Interview with Katy Regnery, author of Unloved, a love story
09 Oct 2017
What can you tell us about your new release, Unloved, a love story?
This past March, my husband and I were driving from our home in Connecticut to an airport in New York City, and he was telling me all about a book he’d just finished reading called The Devil in the White City by Erik Larson. This non-fiction book takes place at the 1893 Chicago World’s Fair, which Herman Webster Mudgett, one of the first American serial killers, used for his “hunting” grounds. He was convicted and executed for murder in the first degree, and some estimate his victims to number over 200. But of all the lurid details my husband shared with me about Mudgett, the one I couldn’t shake was that he had two children: a son and a daughter.
I kept thinking about these children—what it must have been like to learn that their father was a monster, how it affected their growth, if they felt shame or anger or fear when they thought of him, or if they blocked out his memory entirely. His daughter became a schoolteacher and his son was eventually the city manager of Orlando, which leads me to believe that they were conscientious, responsible adults. But what damage did their father’s crimes have on their psyches?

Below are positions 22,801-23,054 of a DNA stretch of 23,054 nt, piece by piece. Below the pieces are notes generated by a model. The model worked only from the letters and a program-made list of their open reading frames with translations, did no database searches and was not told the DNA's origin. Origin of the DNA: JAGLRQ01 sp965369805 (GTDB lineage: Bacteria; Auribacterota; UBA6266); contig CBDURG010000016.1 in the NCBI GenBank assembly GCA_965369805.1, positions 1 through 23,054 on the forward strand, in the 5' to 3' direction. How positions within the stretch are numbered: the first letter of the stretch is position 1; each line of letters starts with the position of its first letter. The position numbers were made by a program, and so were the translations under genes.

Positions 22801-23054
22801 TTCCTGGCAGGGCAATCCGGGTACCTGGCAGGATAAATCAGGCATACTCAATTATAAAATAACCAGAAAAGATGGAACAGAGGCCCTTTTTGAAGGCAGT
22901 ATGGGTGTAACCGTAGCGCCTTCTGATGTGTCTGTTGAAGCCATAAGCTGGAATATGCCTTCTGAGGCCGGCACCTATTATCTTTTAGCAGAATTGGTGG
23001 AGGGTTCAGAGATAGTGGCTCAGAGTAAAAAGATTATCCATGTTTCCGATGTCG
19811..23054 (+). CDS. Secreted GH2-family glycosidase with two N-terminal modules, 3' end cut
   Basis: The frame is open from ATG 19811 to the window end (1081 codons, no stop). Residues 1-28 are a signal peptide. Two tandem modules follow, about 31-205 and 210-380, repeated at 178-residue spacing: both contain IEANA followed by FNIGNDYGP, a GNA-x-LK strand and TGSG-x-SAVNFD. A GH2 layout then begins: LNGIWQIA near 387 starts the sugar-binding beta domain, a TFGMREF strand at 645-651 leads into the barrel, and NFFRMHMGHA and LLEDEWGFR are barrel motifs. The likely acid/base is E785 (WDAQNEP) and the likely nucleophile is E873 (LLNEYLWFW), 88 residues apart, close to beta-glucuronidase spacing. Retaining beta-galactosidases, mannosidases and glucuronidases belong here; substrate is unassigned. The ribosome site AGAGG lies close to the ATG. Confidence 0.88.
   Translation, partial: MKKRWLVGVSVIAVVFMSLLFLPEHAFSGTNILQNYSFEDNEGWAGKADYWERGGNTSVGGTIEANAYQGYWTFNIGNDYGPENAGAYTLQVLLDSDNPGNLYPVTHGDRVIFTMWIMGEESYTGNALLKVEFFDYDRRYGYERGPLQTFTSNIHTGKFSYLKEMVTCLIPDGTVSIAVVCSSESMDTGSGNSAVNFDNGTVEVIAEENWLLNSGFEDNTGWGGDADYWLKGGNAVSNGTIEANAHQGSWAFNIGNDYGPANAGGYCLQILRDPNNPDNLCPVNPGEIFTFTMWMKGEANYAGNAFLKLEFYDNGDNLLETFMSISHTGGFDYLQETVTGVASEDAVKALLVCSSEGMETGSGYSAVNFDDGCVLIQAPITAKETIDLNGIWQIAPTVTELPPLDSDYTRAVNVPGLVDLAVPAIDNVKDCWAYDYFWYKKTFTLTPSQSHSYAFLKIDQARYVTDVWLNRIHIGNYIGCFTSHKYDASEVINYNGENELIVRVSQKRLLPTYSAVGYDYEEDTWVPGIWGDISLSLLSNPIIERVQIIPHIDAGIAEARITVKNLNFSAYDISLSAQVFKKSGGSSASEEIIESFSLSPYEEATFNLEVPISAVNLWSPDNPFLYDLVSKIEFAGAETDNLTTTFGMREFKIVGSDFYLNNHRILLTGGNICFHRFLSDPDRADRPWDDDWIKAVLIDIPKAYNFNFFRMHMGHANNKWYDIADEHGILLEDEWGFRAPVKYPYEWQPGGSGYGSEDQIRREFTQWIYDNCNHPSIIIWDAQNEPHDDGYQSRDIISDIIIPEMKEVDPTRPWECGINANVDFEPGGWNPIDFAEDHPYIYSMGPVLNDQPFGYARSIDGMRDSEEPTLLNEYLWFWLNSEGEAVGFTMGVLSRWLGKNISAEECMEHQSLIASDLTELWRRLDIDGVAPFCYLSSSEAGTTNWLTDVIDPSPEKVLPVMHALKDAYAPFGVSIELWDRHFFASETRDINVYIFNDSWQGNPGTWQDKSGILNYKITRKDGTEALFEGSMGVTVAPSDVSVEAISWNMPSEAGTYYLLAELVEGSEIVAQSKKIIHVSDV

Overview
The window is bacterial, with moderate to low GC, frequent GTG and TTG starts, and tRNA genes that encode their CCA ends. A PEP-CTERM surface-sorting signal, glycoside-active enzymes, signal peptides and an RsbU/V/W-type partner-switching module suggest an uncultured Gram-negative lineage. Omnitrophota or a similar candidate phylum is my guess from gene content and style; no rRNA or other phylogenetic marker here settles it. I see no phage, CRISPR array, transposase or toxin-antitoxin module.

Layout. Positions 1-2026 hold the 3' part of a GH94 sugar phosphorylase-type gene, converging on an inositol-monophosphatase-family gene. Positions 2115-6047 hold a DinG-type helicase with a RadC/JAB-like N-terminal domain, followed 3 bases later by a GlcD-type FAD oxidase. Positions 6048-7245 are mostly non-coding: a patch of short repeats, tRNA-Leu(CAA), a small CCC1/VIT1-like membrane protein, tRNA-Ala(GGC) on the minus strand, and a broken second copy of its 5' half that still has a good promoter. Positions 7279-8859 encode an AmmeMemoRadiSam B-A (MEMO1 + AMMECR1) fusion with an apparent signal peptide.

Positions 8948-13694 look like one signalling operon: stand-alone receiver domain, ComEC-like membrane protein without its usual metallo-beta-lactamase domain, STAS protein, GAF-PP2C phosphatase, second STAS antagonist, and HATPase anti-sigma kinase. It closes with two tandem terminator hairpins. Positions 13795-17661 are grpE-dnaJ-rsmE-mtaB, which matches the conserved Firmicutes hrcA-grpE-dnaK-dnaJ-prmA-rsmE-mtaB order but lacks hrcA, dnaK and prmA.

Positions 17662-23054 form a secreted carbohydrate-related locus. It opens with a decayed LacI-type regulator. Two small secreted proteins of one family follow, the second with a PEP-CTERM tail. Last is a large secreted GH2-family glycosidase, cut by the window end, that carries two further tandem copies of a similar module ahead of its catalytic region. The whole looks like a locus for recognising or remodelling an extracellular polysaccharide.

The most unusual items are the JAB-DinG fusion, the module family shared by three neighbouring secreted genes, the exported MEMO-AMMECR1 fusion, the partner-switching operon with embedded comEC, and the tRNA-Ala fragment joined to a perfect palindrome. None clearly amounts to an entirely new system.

It was with these questions swirling around in my head that the character of Cassidy Porter, the hero of Unloved, a love story, was born. When the Maine State Police arrest his father, Paul Isaac Porter, on his eighth birthday, Cassidy goes from being a normal, American kid to being the son of Maine’s most notorious serial killer. His mother becomes a self-taught authority on genetics and makes Cassidy promise never to marry or have children, just in case his father’s darkness lives on in Cassidy’s DNA. And Cassidy would have kept that promise…if Brynn Cadogan hadn’t stumbled into his life, desperately needing his help.
The more time Cassidy spends with Brynn, the harder he falls for her. But, his genetics and the possibility of inheriting his father’s demons plagues Cassidy. And eventually he must decide if he can break the chains of his genetics or if giving up Brynn is the best way to prove his love for her. To find out which, you’ll have to pick up Unloved, a love story!